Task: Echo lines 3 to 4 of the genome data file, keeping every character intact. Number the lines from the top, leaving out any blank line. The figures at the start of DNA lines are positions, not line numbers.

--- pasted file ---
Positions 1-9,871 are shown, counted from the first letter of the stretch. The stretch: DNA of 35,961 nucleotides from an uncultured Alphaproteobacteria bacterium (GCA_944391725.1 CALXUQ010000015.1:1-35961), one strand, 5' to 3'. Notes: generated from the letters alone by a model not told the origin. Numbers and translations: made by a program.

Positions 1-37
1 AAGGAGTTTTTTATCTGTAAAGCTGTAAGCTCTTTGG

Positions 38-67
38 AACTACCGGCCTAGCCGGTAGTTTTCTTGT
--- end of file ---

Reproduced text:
1 AAGGAGTTTTTTATCTGTAAAGCTGTAAGCTCTTTGG

Positions 38-67